Mountain Ear Nose and Throat Associates

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What is Septum Surgery?

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Woman with ENT

Septum surgery, also known as septoplasty, is a surgical procedure performed by an ear, nose and throat doctor. Little is known about this kind of operation so, below, we’ll explore the reasons septum surgery is necessary, what it entails, and what the signs are that it may be the right choice for you.

Why do people need septum surgery?

The septum is a thin wall of cartilage that divides the nostrils into two distinct areas. In some people, the septum can become deviated. This means that rather than neatly dividing the two nostrils, the septum is displaced, covering one side more than the other.

Septum surgery is a corrective procedure that seeks to rectify this deviation and place the septum into its correct, central place.

What causes a deviated septum?

Some people are simply born with a deviated septum; there’s no particular ‘cause’ in these cases. A 2012 study found that some 20 percent of newborn babies have a deviated septum.

Alternatively, a deviated septum may be caused by injury – often, the term “broken nose” is used as a catch-all for an injury that may well involve a deviated septum.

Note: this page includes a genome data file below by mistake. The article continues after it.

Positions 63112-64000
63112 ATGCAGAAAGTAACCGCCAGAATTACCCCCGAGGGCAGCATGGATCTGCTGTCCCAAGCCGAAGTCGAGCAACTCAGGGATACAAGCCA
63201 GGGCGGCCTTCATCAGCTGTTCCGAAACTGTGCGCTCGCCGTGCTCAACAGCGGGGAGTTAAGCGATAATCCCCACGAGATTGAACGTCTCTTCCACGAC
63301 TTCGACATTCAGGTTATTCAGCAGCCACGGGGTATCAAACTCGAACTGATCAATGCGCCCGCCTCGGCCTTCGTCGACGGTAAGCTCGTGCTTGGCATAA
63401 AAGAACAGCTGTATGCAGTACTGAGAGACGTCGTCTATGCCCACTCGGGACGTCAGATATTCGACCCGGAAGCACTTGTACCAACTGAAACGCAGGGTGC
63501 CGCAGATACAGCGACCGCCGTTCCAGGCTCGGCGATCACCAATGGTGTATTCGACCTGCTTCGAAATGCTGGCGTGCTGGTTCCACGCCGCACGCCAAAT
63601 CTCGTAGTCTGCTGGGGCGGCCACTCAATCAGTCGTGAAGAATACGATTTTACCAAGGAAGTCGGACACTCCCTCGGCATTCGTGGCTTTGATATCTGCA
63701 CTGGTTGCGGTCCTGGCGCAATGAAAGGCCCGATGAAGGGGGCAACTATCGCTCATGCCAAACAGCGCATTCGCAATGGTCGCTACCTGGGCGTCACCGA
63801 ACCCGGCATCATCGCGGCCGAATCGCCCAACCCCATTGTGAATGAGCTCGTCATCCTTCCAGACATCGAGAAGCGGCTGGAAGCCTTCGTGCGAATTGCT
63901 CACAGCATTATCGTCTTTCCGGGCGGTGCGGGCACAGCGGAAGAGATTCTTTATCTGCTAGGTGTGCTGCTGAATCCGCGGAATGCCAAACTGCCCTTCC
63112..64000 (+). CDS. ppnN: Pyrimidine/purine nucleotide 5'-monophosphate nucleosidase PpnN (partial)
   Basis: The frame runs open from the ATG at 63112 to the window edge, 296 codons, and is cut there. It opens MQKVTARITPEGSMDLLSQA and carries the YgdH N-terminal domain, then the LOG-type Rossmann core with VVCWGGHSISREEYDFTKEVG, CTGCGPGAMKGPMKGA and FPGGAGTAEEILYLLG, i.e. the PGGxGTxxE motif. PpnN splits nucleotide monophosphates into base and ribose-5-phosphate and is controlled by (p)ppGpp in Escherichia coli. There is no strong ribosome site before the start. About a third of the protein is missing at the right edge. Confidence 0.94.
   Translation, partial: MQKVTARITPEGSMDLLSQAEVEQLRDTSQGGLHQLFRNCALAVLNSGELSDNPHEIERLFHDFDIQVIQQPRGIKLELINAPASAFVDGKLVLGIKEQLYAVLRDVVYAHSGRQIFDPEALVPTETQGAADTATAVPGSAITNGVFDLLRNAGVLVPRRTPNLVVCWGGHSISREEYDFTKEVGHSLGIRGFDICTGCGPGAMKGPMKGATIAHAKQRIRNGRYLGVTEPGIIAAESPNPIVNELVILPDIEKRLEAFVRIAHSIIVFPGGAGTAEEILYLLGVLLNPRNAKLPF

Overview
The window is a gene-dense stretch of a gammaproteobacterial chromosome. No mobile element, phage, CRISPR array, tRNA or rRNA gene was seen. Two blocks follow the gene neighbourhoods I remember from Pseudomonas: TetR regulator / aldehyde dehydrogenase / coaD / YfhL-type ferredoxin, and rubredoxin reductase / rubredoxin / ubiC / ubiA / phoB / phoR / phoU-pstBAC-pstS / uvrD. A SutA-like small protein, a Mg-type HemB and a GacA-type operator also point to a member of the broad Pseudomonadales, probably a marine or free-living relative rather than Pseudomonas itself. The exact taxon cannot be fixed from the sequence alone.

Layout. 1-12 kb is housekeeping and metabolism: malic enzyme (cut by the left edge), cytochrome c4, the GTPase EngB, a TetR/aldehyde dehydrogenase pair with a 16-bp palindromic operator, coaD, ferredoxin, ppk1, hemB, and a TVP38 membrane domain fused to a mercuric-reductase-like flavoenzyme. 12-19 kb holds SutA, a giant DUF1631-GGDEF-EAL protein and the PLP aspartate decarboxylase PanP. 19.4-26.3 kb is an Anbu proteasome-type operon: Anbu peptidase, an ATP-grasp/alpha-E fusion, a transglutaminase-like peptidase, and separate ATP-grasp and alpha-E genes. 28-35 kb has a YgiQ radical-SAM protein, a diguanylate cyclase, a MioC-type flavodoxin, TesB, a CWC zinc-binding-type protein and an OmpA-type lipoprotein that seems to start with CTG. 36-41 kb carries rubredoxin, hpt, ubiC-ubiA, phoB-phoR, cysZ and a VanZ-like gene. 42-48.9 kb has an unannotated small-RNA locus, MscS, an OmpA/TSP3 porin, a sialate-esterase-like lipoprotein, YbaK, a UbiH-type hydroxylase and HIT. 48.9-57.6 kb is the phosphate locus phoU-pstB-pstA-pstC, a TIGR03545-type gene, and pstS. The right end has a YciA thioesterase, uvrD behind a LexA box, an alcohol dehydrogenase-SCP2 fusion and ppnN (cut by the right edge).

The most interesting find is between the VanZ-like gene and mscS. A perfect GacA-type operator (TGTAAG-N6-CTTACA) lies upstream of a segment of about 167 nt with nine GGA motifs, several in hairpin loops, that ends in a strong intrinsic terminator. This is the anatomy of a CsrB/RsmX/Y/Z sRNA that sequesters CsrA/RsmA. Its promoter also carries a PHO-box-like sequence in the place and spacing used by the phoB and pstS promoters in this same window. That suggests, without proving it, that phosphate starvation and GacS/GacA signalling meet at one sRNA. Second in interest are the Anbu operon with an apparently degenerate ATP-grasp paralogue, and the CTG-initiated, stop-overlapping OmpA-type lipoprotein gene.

Do all deviated septums require surgery?

No. It is estimated that 80 percent of adults do not have a perfectly central septum; the vast majority have some form of tilt, making one side of the nasal passages less obstructed than the other. However, in most cases, this deviation is not substantial enough to require septum surgery.

Surgery is usually considered for a deviated septum that has become problematic, and where symptoms such as the following are present:

  • A feeling of the nasal passages being blocked, particularly on one side
  • Frequent sinus infections, and infections that do not respond to medication or other forms of treatment
  • Frequent nosebleeds
  • Postnasal drip
  • Snoring or noisy breathing while sleeping
  • Sleep apnea, if the deviated septum is the suspected cause of the condition

If the symptoms above are present and troublesome, then septum surgery will usually be recommended as a permanent solution.

What does septum surgery involve?

  • Septum surgery can be performed under local or general anesthetic – your doctor will advise you further on which they believe is the right choice for you.
  • The surgeon will make an incision on one side of the nose, then lift the mucous membrane that covers the septum.
  • The septum is then moved into the preferred place. This may sometimes involve removing cartilage or bone to ensure a good position is achieved.
  • The mucous membrane is then repositioned and the incision closed.
  • The nose will then usually be packed with cotton in order to control bleeding.

The surgery is relatively quick, lasting between 30-90 minutes depending on the severity of the deviation. For the first few days after the procedure, your nose is likely to be sore and swollen, though these issues can be mitigated with ice packs. Most people will recover quickly, and be able to resume regular activity in full within six weeks.

If you suspect that septum surgery might be beneficial for you, then contact an ear, nose and throat doctor to discuss your options when convenient.